Every year when the nights start to get chilly, I get excited to start thinking about putting the breeding groups together. Any good breeder will have at least a 2-3 generation plan in their heads or on paper, and as soon as lambs hit the ground I'm already planning who to breed to who that fall or the next year, or their lambs when they are born.
Ultimately anytime you make a decision, or put two sheep together you've changed them and are improving them. They are not wild animals choosing their mates based on the strongest or fittest or most clever. A breed is a very specific thing, with lots of variability, but it should always LOOK like the breed, and we as breeders need to remember we are preserving a very specific animal, the 1927 standard Shetland, as clarified by Appendix A.
Traveling the Shetland Islands, seeing Foula sheep (and touching, going over them), seeing Shetlands in Scotland, northern England, and the Southwest, there is a LOT of variability in the breed, even with such specifications as Appendix A and the 1927 Standard.
anyway, I'm getting a bit off topic.
I traded Kindred Spirit Farm of New Hampshire last fall, a ram lamb for her horned mioget gulmoget ram, Cedar. He'll be used this fall on a group of girls. I am really hoping for horned gulmoget rams from this (or ewes that carry horned ram genetics) but will be happy with nice lambs too.
I had told Allen Creek Shetlands, WI, that if they ever decided to sell WhitePine Crosby, to let me have first right of refusal, I jumped at the chance to get this guy back! He has a lovely demeanor, and is out of Jazz (Todhill Jericho x Whistlestop Izzy) and ShelteringPines Classique (a VCreek Guinevere daughter). He has the loveliest blue hue to his gray katmoget fleece and is just as nice as i remember him to be. If i got only katmoget form him I'd be so excited, but he also carries spots, moorit and modified.
I also will be using ShelteringPines King Louis. he is a moorit ram out of one of my favorites ewes, ShelteringPines Debonaire. He carries spots but I really am hoping to get his fineness and crimp on some longer stapled ewes, as his fleece isn't the longest fleece. He'll get most of my Ag ewes in hopes of getting more grays and muskets, but am tempted to put my two black ewes on him as well.
Overall i think the rams I am using this fall are top notch. I had wanted to use some of my yearlings this year, but they will have to sit out, while i use these older guys first. I really am trying to breed katmogets and Ag lambs next year so will probably get solid moorit or solid black in stead, as most of my sheep are heterozygous for their patterns. I guess any way I look at it, a nice sheep is a nice sheep, and the pedigrees themselves will speak volume to the quality of the lambs i"ll be getting. I'm excited!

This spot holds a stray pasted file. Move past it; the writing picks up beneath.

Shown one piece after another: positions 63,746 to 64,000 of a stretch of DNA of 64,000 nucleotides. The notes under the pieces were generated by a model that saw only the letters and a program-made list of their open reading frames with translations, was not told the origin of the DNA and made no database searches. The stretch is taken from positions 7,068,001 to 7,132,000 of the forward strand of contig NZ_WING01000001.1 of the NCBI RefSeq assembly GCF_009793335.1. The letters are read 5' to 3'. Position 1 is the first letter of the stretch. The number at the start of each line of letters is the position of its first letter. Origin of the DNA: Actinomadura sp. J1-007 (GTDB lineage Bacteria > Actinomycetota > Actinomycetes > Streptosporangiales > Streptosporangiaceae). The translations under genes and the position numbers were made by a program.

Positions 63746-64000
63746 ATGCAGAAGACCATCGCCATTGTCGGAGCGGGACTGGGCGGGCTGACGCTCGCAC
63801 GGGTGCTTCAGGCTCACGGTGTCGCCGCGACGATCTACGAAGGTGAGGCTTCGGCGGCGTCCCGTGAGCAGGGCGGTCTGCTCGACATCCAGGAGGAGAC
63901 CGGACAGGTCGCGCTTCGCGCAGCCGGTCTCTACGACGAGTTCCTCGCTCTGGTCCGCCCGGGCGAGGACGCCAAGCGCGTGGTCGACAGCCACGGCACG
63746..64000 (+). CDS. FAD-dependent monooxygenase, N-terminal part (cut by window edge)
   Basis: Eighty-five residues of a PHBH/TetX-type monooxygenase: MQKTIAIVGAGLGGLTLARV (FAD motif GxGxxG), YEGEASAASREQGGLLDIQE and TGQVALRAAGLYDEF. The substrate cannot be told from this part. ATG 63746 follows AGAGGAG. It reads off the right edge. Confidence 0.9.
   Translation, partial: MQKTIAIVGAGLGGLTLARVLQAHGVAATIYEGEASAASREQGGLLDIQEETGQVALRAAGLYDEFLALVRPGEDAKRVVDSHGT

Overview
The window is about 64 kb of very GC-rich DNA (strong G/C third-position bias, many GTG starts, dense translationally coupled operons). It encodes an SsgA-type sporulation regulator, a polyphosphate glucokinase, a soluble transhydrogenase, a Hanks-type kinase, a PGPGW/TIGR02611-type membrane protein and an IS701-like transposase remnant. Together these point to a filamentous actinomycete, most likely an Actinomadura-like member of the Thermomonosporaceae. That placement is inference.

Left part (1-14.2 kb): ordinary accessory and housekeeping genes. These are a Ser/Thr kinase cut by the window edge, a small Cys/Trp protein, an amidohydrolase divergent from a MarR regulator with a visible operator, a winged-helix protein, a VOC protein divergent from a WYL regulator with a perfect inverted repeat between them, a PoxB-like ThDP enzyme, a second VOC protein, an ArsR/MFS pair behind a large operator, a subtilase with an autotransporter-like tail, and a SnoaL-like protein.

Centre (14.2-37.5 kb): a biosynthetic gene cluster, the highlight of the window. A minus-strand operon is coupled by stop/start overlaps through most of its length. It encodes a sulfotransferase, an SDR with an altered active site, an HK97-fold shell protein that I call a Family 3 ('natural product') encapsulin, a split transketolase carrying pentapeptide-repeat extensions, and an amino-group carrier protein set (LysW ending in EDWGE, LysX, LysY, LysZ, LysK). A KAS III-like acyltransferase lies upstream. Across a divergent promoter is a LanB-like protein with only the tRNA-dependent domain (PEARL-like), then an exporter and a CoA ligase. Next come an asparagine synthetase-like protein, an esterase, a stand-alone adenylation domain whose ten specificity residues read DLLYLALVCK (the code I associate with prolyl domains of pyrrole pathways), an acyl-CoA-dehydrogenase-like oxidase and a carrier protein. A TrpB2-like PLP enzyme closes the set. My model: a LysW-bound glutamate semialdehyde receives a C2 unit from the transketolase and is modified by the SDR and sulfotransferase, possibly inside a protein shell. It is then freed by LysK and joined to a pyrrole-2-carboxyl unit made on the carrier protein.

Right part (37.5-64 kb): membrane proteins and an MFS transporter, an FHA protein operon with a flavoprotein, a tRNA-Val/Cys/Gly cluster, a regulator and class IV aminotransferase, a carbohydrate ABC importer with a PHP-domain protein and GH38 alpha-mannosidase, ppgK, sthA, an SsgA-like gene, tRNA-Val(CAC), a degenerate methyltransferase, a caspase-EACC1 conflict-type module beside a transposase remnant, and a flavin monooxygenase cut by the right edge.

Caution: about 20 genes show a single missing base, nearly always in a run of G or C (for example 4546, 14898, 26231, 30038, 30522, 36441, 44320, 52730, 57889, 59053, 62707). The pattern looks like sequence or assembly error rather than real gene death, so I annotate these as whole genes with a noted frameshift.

In addition to the Shetlands I will have a BFL breeding group. My ram is from Anne Bisdorf (mostly Somerhill and Potosi lines). He will be put with my five adult BFL ewes, four white ewes and a colored ewe. The oldest white ewe is from Stephen Rouse and is a triplet ewe who carries color. Then I have my two white ewes from Nancy Starkey, and a white ewe and a colored ewe from Becky Utecht. I also have the colored lamb from Lisa Rodenfel but she is sitting out this fall, even though she has grown wonderfully.
I also will have a CVM ram lamb being bred to my three Shetland Mules. I absolutely loved the cross I got in 2015 with them, so will do that again as they didn't sell this year. The growth and the fleece on the lambs is incredible.
Who we are
Ramsay Farms is situated in the northeastern part of Ottertail County, near Perham, Minnesota. This family farm of 320 acres has been in the Ramsay family for five generations, dating back to 1892. Today our farm prides itself on our Simmental cattle, Shetland Sheep and BlueFaced Leicester sheep. We strive to breed animals that closest match the breed standards given to them, and mindful of production, health and longevity in our animals as well.
In spring of 2016, there was a purchase of 32 acres in Green County, Wisconsin to accommodate Garrett for his work in that region. The animals have for the most part been moved to that location. Both locations will work in tandem to continue educating and promoting these animals and this way of life.